Idea 1: could I make a game that is entirely contained in 1-page handouts (apocalypse world style playbooks & cheat sheets) with no central rulebook.
Idea 2: Could I hack together an OSR version of Lacuna.
Fuck it lets do both.
So some background. Lacuna, by Jared Sorensen, is a weird indie game about MK-Ultra inspired agents exploring a psychadelic film noir dreamscape. It's fucking brilliant, you should all get it and play it. Here it is,and here it is in Spanish. Seriously. Play Lacuna.
The rulebook is short and has large gaps for the GM to fill in, but one of the best campaigns I've ever played (lasting 3 years and getting fucking trippy by the end) was run in Lacuna. I'm a huge fan of it, it deserves more attention.
Of particular interest is the Heart Rate mechanic. When you roll dice, you add the total to your Heart Rate. An elevated heart-rate makes you more efficient at what you're doing. Go too high, though, and you risk cardiac arrest. So I'm going to take that and bolt it onto an OSR framework.
Here's how I'm gonna make it work.
You roll your Age on 3d6+18 (for a range between 21 and 36).
Heart Rate is a number you track similarly to XP and HP.
Your resting Heart Rate is 60 beats/minute for women, 70 b/m for men. This is what you start at.
Your Optimum Heart Rate starts at (Age + 60) b/m and caps out at (Age tripled + 60) b/m. In this bracket, you're more efficient.
Your maximum Heart Rate is (200 - Age) b/m.
So older agents take longer to reach their optimum heart rate and hit cardiac arrest sooner. However, they spend much longer in 'peak' performance. Younger agents hit peak performance quickly and take longer to max out and have a heart attack, but they also spend less time at peak performance.
Whenever a player rolls dice for any reason, they add the result to their Heart Rate. Dice rolls in the system are:
To Hit. Used in combat. Roll X or more on a d20. So, to succeed you want to roll high, resulting in elevated heart-rate. Enemies have Defence rather than AC, which negates all rolls of Y or greater.
(IE you might need 11+ to hit, but an enemy negates all hit-rolls of 18+). Combat is stressful, but if you go overboard your less likely to succeed.
Damage rolls. Roll a dice if you hit, the victim loses that many HP.
Saves. Roll X or more on d20, like the saving throws you're familiar with. Danger is scary, the near-misses of a successful save are scary. High rolls mean you pass but also add more to your heart rate. Save catagories are Normal Hazards, Psychological Trauma, Glitches, Hacking & Malfunction.
Attribute Rolls. Roll under a relevant attribute to do a thing outside combat. You want low rolls to succeed (failure is frustrating). Uses the six base stats (str/dex/con/int/wis/cha) however since you're not in your body str/dex/con are irrelevant, you don't even bother rolling them in cgen. Wisdom is replaced with Willpower. You use intelligence rolls for attempts to make sense of or investigate the dreamscape, Willpower to alter the dreamscape, and Charisma to interact with the residents.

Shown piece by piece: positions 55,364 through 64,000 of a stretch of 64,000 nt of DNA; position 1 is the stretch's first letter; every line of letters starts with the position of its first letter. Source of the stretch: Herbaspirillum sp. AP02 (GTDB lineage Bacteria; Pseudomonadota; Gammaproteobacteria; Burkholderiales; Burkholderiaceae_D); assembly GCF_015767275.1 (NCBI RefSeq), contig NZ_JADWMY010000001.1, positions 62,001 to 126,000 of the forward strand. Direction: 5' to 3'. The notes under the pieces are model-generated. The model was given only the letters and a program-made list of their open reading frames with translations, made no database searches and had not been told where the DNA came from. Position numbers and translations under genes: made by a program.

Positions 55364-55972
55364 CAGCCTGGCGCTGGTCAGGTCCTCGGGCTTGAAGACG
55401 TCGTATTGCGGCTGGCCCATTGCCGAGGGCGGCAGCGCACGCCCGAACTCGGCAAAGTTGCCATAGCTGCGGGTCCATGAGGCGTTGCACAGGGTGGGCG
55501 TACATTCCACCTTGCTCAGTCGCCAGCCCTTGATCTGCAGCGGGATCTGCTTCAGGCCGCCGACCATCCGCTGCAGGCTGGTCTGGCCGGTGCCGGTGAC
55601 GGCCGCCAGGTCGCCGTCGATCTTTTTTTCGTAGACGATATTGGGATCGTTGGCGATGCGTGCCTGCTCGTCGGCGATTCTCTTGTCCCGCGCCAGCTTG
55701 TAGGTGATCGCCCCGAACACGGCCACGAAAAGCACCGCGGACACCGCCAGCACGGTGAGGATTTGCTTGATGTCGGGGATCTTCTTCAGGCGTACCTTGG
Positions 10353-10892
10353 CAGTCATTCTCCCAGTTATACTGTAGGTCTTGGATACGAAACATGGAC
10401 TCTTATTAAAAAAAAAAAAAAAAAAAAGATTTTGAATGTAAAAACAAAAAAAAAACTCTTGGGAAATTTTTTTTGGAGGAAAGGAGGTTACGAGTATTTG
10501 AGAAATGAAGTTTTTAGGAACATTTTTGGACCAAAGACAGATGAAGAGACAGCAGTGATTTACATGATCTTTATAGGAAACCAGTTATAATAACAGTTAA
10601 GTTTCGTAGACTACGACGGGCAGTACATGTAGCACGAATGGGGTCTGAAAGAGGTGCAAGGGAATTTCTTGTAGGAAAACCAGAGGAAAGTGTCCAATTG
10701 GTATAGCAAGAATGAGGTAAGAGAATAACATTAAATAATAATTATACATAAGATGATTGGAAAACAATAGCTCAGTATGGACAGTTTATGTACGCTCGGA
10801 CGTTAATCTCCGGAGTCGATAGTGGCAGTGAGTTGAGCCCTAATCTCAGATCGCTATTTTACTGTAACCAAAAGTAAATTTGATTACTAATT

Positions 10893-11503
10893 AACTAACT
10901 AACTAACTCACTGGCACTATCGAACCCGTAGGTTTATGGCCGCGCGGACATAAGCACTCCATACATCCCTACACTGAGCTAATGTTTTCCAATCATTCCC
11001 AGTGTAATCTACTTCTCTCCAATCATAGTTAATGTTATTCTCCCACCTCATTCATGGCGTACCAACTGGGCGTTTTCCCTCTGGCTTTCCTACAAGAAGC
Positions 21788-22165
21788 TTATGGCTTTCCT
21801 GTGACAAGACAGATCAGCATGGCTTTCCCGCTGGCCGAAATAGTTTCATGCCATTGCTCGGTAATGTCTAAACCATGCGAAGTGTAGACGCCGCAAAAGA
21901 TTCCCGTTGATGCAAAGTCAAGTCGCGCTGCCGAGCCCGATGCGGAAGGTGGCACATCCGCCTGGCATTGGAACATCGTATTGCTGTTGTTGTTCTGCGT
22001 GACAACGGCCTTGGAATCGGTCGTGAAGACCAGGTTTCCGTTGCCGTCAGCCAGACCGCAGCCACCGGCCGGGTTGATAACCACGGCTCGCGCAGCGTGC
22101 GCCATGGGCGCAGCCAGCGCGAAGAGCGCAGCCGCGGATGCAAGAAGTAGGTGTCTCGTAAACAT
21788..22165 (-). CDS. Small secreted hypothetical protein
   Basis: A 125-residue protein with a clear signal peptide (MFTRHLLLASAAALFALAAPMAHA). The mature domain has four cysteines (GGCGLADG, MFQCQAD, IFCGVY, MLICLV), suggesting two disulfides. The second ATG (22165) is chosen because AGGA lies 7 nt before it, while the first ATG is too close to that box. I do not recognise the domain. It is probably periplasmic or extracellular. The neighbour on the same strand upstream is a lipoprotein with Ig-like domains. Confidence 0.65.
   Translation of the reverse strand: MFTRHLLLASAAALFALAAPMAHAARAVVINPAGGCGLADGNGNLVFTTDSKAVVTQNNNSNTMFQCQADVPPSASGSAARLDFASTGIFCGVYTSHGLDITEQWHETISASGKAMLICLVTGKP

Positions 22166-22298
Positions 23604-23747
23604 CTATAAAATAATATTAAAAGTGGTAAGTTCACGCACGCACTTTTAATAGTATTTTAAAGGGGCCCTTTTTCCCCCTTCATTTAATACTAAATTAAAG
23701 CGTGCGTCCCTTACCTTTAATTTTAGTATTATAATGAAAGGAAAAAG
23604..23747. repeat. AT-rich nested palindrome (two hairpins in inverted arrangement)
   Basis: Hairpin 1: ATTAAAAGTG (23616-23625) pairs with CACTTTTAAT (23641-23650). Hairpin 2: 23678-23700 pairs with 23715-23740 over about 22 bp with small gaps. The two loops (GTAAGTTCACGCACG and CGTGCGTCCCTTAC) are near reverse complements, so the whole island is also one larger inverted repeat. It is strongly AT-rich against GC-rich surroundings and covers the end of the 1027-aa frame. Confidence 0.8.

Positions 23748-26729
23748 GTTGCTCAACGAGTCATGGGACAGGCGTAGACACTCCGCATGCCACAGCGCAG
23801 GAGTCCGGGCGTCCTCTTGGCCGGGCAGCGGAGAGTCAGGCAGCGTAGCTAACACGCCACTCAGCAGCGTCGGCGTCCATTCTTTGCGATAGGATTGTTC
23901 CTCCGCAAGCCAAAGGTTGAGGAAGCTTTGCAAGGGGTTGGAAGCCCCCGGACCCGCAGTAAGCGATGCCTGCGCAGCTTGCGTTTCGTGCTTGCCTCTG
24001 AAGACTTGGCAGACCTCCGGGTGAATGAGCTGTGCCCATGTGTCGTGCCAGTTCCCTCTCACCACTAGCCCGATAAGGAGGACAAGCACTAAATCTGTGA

Rolls can be Careful or Reckless depending on what you're doing. This works like 5E's advantage/disadvantage. Roll twice, take the lower/higher result. Of course, the Heart Rate mechanic (and some rolls being roll under/roll over) means that sometimes you want high rolls and sometimes you want low.
In your Optimum Heart Rate, if you don't like the result of a roll you can ignore it and roll again, since you're on top form. Of course, you still add the old roll to your heart-rate. So when you're in your optimum zone, you can just refuse to accept failure and power through any obstacle, but doing so brings you closer to maxing out your b/m and having a heart attack.
So, those are the mechanics. You can fit them on one side of A4. A character sheet that takes you through CGen and a short brief on the setting fits on the other.
I'm working on four sheets:
Security Agents (basically fighters. Best to-hit rolls & defence, lots of HP, good saves vs Hazards & Trauma, can follow through in combat to get additional attacks when they drop a foe).
Logistics Agents (basically wizards. Poor to-hit rolls, defence and HP. Good saves vs Hacking and Malfunctions. Can contact Control to request aid in the mission.)
Support Agents (basically clerics. Poor to-hit rolls, but decent defence and HP. Good saves vs Trauma and Malfunctions. Can interact with the programming of the mission to restore HP and similar).
Surveillance Agents (basically thieves. Decent to-hit rolls but poor defence and HP. Good saves vs Hazards & Glitches. have always-on abilities such as the ability to walk through walls).
Then additional briefing handouts you can give the party detailing the setting as and when relevant, and stuff for the GM.